Green Nudge Reviews: My “Rent-A-Craft, Pay-By-Trash” Kayaking Experience by PA PAssion WaVe

November 3, 2020

Recently, our intern Vernice participated in PA PAssion WaVe’s “Rent-A-Craft, Pay-By-Trash” campaign (9 – 30 September 2020) which encouraged members of the public to rent a kayak or a standup paddle in exchange for the amount of trash they collected at different water bodies in Singapore. Here is an account of her experience.

Do you enjoy the great outdoors? Or are finding ways to contribute to the environment? What if we tell you that there was an activity that could combine the best of both interests together?

Recently, I participated in a kayaking activity organised by PA PAssion WaVe. Also known as “Rent-A-Craft, Pay-By-Trash”, this programme allows participants to book a kayak or a standup paddle for 2 hours using the amount of trash collected from 6 outlets at various water bodies in Singapore (find out more at PAssion-WaVe). With no minimum amount of trash needed for the rental of kayaks, no certificate needed, no cost required (even the lockers to place your belongings are free), this means that one gets to experience a kayaking session you get to kayak for 2 hours for free! Who doesn’t love free stuff?  

My Experience at Jurong Lake Gardens

Together with another friend, I joined in a kayaking session at their newest outlet at Jurong Lake Gardens in the last week of September. A freshwater lake and reservoir formed with the damming of Sungei Jurong further downstream, the Jurong Lake Gardens is a combination of the Chinese Garden, Japanese Garden and Jurong Lake Park, making it a beautiful recreational area for relaxation and sports activities. 

Besides kayaking and water sports, the area has a wide variety of facilities, ranging from dog parks with adorable doggos to Forest Ramble, a nature playgarden for kids, a cycle path to ride your bike and pretty grasslands suitable for a photo shoot. Contrary to popular belief, the grasses are not Lalang. There are actually six species of grasses from the Pennisetum family.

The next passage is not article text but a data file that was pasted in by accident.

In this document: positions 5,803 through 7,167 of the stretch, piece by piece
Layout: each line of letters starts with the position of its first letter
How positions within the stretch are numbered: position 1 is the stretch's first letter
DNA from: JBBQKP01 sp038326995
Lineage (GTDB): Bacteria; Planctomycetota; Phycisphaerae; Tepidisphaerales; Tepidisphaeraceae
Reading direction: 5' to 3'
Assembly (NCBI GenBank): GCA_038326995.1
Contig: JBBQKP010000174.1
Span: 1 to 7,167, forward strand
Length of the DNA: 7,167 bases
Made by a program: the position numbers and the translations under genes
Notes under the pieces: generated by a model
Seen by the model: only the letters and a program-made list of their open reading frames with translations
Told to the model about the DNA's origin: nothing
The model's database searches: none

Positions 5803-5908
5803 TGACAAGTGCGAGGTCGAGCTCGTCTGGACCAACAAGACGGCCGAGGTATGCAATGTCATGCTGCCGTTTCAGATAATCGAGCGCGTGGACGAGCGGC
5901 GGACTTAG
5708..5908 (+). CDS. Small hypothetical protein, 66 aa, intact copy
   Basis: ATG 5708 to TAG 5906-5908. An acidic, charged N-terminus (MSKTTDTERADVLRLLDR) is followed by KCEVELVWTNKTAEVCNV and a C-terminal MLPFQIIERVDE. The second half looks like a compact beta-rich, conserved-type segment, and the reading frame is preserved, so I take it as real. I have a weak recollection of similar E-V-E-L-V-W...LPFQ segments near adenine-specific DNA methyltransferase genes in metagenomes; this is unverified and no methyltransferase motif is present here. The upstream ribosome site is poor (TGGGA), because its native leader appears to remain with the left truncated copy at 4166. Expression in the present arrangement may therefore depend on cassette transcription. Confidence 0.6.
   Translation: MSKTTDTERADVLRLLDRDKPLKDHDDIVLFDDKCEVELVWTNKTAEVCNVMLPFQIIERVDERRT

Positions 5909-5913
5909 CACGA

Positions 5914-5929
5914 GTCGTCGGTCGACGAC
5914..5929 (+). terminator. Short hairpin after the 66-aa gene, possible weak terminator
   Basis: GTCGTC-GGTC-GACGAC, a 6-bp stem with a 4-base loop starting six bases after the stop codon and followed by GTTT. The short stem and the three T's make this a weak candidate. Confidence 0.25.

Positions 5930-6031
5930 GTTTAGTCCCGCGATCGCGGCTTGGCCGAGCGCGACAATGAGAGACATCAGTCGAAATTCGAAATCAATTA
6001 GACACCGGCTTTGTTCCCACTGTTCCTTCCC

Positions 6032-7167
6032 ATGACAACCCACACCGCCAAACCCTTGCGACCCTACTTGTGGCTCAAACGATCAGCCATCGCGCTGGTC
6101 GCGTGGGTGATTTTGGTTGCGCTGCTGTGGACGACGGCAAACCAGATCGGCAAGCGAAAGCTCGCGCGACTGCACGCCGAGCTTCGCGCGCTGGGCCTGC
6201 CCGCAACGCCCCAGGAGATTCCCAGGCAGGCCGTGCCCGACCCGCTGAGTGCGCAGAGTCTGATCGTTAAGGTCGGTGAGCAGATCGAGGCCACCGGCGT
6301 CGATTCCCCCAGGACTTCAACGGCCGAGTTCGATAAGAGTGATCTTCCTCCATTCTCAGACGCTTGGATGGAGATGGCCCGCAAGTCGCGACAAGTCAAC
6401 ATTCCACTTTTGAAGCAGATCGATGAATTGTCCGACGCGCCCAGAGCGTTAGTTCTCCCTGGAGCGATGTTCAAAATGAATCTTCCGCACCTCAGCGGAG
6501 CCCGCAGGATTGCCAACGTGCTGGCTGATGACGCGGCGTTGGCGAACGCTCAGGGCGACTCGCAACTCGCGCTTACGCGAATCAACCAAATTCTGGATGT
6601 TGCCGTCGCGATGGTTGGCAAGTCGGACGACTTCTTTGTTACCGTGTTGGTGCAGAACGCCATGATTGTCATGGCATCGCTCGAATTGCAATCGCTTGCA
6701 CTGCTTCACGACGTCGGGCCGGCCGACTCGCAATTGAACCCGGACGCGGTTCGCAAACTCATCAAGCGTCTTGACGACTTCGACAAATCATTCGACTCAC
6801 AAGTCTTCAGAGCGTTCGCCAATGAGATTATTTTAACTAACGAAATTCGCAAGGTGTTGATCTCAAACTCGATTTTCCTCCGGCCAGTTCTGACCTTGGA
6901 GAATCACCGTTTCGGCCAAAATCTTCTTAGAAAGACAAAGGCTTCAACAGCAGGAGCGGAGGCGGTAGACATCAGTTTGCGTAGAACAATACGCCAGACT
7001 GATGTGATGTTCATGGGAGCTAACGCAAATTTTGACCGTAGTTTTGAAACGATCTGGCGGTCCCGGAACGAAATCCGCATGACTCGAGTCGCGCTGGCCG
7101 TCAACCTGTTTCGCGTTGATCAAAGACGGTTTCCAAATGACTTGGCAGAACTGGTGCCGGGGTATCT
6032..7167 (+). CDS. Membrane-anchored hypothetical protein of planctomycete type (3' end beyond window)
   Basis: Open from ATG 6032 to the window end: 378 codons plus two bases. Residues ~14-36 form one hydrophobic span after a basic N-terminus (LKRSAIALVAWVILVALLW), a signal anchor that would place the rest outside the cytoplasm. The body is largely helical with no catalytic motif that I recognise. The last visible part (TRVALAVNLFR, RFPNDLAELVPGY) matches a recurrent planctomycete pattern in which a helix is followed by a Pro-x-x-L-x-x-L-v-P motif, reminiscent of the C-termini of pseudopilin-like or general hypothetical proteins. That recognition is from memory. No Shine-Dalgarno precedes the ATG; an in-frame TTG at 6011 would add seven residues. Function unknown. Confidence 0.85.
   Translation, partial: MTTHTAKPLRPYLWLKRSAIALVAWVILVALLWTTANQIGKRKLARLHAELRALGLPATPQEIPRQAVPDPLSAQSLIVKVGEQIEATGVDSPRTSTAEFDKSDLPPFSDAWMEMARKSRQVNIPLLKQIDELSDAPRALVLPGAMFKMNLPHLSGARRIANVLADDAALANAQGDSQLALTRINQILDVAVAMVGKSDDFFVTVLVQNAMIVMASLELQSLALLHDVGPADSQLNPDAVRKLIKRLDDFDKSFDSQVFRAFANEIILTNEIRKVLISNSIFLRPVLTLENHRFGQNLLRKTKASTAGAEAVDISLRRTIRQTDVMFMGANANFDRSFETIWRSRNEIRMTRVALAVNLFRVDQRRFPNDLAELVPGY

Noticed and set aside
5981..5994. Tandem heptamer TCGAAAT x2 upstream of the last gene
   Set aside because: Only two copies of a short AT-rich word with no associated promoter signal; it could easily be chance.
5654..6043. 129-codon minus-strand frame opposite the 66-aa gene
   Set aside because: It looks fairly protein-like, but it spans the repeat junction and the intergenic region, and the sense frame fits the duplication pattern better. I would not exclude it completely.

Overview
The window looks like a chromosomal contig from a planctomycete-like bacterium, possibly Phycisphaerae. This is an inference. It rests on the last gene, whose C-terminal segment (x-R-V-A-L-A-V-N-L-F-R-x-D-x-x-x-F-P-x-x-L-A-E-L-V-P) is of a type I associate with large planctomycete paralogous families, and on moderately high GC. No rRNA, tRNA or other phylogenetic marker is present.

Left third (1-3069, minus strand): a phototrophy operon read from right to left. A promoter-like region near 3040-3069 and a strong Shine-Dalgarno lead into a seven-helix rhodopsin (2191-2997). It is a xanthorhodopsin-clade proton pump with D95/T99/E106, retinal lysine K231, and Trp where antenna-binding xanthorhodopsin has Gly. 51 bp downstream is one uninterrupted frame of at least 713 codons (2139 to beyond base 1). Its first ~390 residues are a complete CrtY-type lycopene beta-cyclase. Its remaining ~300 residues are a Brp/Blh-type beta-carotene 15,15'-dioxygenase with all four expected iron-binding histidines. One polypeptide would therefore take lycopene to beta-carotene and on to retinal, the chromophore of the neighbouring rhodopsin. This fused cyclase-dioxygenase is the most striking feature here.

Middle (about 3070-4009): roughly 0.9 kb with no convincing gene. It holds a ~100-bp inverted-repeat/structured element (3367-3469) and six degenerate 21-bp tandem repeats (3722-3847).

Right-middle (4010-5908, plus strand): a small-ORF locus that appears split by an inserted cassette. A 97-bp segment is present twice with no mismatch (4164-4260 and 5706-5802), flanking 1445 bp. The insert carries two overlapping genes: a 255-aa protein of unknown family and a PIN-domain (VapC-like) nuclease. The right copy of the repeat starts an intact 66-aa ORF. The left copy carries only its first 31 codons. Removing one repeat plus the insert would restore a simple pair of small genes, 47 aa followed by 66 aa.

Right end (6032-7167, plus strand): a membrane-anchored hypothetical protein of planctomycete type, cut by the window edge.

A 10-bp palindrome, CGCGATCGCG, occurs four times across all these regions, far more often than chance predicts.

Photo credits: NParks and Straits Times

Photo credits: NParks and Straits Times

Since the lake serves as a reservoir contributing to Singapore’s water supply, it is important that the lake remains in a clean condition. Rainwater that falls into the lake is channelled to our waterways and eventually carries the water to our reservoirs for storage, before it is treated and supplied to homes. 

Fun fact: The bridge at Jurong Lake Garden is called the Bridge of Double Beauty, it connects the Japanese garden to the Chinese Garden. The Japanese Garden is meant to recreate a traditional garden in Japan from the Muromachi period (1392 – 1568) to the Momoyama period (1568 – 1615), while the Chinese Garden is modelled after the ancient northern Chinese imperial architectural style of the Sung Dynasty period (960 to 127 AD). 

So does this make the west side the best side?

The Actual Kayaking and Cleanup Experience

Our experience started off with my friends and I signing up at the PAssion WaVe desk. We were then escorted by the staff members who gave us a short briefing on the reasons they started this campaign and the harmful effects of litter in our local water. They also showed us where we could kayak and the location where most of the trash resided using a map of the lake.  

After the briefing, we stored our items in the lockers assigned to us and headed to retrieve our life vests and cleaning equipment – a bucket and tong each. We were also offered a choice of single or double kayak. Since it was easier to balance on a double kayak, I decided to opt  for the open deck doubles kayak (recommended for beginners), before launching the kayaks at the dock. Throughout this time, the PAssion WaVe staff were really helpful and patient in helping us into the kayak and made sure we were able to kayak safely. We took less than 15 minutes to familiarise with the paddles and kayak before launching off to collect the trash. 

While kayaking around the lake, I was really doubtful that there was trash to pick up. Afterall the place was a common recreational spot with frequent visitors so it must be rather clean. Furthermore, it looked really clean so I was really skeptical about what to expect. However, when we reached the shore, I was quite taken aback at the amount of litter hidden within the mangrove. Even my friend, a frequent visitor of Jurong Lake Gardens,  and kayaked in the lake before, was shocked at the huge amount of litter.

Since we were sitting on open kayaks, water filled with trash occasionally flowed into our kayaks. In a normal situation, this would have resulted in our shoes getting wet. Thankfully, we had the foresight to put on water shoes so that prevented us from getting our sports shoes or sneakers from getting wet. If you do not have a pair of water shoes, I would recommend getting a pair (there are affordable pairs from Decathlon starting from $6), and it would really come in handy when the dirty water flows into your kayak. Compared to normal sneakers or sports shoes, the water shoes would be a more comfortable option.